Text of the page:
The peace conference at the Hague started on May 18 and ended on July 29. Stead was there all the time to deliver reports on the deliberations in several newspapers, and to inform the Czar by letter about what was going on in Huis ten Bosch, the historical building where the conference took place. The peace talks were secret but he succeeded in getting some information from friendly delegates. Stead took up his abode in an elegant villa at the Van Stolkpark. As a countryman, he must have enjoyed the surroundings of The Hague: the dunes, the woods and the beach of Scheveningen. But most of the time, William the Hermit (as was his nickname) was working and writing for newspapers, not only for British papers – his own Review of Reviews and the Manchester Guardian – but also the Dutch Dagblad van Zuid-Holland en ‘s-Gravenhage, in which he started a chronicle of the deliberations. The chronicle became an important source of information about the progress of the peace talks, and was eagerly read by the delegates. They became more and more aware of the power of the press: "The delegates could not help reading it, and, reading, feeling the eyes of King Demos upon them and his voice in their ears, could not help being influenced" (Perris 1899, 29).
Below are Stead’s impressions of his stay at The Hague, as published in 1899 by G.H. Perris in A History of the Peace Conference at The Hague:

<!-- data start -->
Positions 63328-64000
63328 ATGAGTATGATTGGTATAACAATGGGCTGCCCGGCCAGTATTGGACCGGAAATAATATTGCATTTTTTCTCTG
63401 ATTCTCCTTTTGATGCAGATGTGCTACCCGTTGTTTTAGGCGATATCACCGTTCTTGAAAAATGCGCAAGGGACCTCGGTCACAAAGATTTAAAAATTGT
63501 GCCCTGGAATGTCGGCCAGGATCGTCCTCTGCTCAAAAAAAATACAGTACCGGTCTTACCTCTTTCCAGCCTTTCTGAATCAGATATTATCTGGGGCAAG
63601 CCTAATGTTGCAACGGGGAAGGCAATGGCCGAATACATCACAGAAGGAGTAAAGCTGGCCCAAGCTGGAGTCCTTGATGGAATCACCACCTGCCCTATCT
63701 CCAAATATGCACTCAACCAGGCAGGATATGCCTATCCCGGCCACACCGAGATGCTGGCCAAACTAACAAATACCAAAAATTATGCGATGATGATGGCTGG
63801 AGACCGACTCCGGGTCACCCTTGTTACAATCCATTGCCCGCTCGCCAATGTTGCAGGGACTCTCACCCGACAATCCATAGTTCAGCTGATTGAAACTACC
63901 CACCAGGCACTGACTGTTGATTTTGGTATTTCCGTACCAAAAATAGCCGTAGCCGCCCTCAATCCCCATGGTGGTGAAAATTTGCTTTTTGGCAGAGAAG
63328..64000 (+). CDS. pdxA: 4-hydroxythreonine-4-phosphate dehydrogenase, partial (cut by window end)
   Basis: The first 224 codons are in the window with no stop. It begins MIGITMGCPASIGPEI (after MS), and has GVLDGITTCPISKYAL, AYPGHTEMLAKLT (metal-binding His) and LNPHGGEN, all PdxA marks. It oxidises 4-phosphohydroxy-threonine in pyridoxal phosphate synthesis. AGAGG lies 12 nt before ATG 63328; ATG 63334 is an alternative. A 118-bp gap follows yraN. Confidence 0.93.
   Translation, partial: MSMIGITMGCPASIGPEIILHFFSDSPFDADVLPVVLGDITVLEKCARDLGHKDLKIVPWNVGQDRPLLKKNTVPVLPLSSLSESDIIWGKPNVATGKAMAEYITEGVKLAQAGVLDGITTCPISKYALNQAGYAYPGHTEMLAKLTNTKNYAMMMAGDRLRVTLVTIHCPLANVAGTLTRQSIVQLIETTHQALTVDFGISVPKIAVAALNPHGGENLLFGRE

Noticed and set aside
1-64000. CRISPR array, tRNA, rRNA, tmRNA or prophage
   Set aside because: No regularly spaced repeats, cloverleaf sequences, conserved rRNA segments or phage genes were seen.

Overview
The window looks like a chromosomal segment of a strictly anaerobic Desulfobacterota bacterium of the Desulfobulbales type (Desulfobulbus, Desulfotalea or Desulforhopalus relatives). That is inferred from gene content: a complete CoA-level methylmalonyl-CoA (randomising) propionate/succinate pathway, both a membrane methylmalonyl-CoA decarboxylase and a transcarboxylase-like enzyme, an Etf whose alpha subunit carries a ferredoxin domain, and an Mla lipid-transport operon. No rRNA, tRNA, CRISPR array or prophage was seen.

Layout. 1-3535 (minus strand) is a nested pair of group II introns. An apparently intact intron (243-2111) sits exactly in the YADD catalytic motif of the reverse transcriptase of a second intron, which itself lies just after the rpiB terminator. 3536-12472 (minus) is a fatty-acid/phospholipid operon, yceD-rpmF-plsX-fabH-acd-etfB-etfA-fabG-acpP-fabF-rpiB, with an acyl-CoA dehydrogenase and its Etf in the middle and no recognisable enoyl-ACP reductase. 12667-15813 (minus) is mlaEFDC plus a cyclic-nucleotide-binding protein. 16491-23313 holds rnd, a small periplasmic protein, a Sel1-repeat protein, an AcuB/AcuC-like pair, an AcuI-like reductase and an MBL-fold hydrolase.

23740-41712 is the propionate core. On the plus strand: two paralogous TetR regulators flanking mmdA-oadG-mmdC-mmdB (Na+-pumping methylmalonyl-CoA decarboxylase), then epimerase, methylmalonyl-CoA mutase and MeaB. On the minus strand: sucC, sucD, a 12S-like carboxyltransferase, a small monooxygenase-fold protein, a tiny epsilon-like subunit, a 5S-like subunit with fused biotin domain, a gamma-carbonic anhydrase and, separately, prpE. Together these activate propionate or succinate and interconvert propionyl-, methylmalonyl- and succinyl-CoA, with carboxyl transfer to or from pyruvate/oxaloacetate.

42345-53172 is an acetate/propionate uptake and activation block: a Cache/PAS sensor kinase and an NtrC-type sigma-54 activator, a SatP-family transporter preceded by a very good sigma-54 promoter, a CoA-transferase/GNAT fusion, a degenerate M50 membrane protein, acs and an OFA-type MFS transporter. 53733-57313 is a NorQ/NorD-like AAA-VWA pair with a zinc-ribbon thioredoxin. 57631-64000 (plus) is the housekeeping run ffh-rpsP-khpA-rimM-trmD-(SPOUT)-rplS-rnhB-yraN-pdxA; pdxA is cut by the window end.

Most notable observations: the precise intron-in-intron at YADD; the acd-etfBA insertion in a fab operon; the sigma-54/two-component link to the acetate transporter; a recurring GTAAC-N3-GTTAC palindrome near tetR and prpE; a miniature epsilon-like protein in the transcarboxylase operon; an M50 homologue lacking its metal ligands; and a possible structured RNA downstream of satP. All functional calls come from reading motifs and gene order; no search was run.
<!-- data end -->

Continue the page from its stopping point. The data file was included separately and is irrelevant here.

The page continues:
June 3rd: Today, anticipating the official publication of the protocols of the Conference, I commence, in the pages of the Dagblad, a chronicle of the deliberations written in English, translated into French, and printed side by side with the Dutch contents of the leading journal. I hope thus not only to be the herald of the Conference to the outer world but also to awaken in its members a sense of the unique grandeur of their mission. At present there is curiosity, scepticism, and just a little hope… June 6th: The proposals for a restriction of more deadly weapons and explosives have not received unanimous support and have therefore collapsed. (…) A happier result is the progress of the idea of a system of mediation and a permanent Arbitration Court: these things, which seemed too good to be more than a dream a month ago, are now by way of becoming tangible realities. June 17th: A month of amicable discussion of the gravest problems has worked the happiest change in the spirit of the Conference. The fact is that the intrinsic absurdity and unreason of the existing international anarchy are such that honest men cannot seriously consider them without the conviction growing that a little good faith and sincere effort are alone wanting for a great step toward a happier future. July 3rd: On Wednesday I am fifty years old, and on Saturday evening I was at my first ball! I was brought up in an austere circle, where cards, balls, and theatres were as so many snares of the devil. (…) To this day I scarcely know the name of the cards; I have never witnessed a performance in a theatre; and, except for witnessing a Freemasons’ dance in a provincial town, I have never seen a ball. July 28th: The road is clear now, and tomorrow all will be over. (…) There is the most astonishing agreement here, among the delegates and newspaper correspondents, that everything, humanly speaking, depends upon the extent to which the Conference is followed by a vigorous propaganda (Perris 1899, 16-25).